Allegations damage RBS, says chief
Royal Bank of Scotland chief executive Ross McEwan has denied that the state-backed lender made a "systematic" effort to profit from customers in financial distress as he set out details of a review into the allegations.
Mr McEwan said the bank was co-operating with regulators at the Financial Conduct Authority to set up the probe though he said it had received no evidence to support such a claim - but that it had done "serious damage" to RBS's reputation.
The review, to be carried out by law firm Clifford Chance, will report by January 31 - with findings on specific allegations as well as broader issues such as the banking culture.
RBS, which is 80% owned by the taxpayer, said it would co-operate with any investigation by the FCA or the Bank of England's Prudential Regulatory Authority.
The announcement came a day after Bank of England governor Mark Carney told MPs the allegations were "deeply troubling and extremely serious" and ought to be pursued "to the fullest extent of the law".
A report by Business Secretary Vince Cable's adviser Lawrence Tomlinson earlier this week claimed that RBS drove firms to collapse to buy back their assets at rock-bottom prices.
Mr Carney said such "predatory restructuring" would be a "fundamental violation of the banking relationship".
Setting out details of the review into the claims, Mr McEwan said there had been "serious allegations" about the way it dealt with customers who were in financial difficulty and that they would be fully investigated.
He added: "The most serious allegation that has been made is that RBS conducted a 'systematic' effort to profit on the back of our customers when they were in financial distress.
"We do not believe that this is the case, but it has nonetheless done serious damage to RBS's reputation. No evidence has been provided for that allegation to the bank. The review will investigate the claim fully and I will report back on its findings.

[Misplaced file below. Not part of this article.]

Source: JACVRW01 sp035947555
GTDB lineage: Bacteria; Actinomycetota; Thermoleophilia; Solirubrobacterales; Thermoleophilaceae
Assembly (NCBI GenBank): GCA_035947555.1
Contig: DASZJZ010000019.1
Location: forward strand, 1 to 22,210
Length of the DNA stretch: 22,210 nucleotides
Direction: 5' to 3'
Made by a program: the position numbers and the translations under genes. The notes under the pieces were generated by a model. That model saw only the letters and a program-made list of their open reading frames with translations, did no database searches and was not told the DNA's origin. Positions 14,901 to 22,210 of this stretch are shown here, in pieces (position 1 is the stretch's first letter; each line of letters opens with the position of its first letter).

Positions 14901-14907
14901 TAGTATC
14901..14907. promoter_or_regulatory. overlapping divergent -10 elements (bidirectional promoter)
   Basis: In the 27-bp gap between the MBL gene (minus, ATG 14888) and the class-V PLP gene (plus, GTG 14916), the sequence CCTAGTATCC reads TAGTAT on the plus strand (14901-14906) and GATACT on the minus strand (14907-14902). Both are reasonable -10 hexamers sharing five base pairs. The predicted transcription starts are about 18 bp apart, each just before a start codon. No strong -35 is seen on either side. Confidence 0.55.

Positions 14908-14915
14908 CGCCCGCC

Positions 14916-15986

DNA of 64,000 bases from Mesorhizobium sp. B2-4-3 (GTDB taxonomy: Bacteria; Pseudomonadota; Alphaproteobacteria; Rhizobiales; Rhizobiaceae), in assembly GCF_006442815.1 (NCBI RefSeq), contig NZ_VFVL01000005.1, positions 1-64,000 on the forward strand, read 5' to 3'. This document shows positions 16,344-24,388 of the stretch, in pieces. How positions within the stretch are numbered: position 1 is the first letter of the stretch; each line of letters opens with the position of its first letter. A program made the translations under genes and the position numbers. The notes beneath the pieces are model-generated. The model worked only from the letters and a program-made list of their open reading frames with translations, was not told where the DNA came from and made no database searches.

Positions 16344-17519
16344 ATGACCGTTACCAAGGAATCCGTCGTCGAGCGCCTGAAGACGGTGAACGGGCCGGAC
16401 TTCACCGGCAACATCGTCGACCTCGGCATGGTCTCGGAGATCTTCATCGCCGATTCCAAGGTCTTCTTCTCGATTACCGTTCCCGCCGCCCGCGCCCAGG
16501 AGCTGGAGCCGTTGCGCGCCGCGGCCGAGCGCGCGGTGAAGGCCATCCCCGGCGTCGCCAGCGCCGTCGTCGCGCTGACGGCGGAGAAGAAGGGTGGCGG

"It is vital that we enjoy the trust of our customers and I cannot allow these allegations to undermine that trust."
Mr Tomlinson's report focused on the bank's Global Restructuring Group (GRG), which handles loans classed as risky and is understood to have power to scrap loan deals, impose inflated interest rates and charge hefty penalties.
But the report alleged that firms not necessarily in immediate financial distress are "engineered" into GRG, sometimes through small technical breaches of loan terms, such as late filing of minor financial information.
They are then hit with exorbitant rates and fees, which in some cases cause them to collapse, allowing RBS to buy their property and assets on the cheap for the benefit of its West Register property arm, according to Mr Tomlinson.
The bank said the Clifford Chance review would look at the key findings of the report and review policies and practices within RBS through interviews and analysis.
It would advise RBS "on whether the allegations appear to have substance" and make recommendations about any steps it must take as a result.
The review is to be carried out on an independent basis, the bank said, led by a regulatory partner within the firm. It will be overseen by Jon Pain, RBS group head of conduct and regulatory affairs.
The bank said: "RBS continues to work closely with the Financial Conduct Authority on the establishment of this review. The bank will share all findings with the FCA."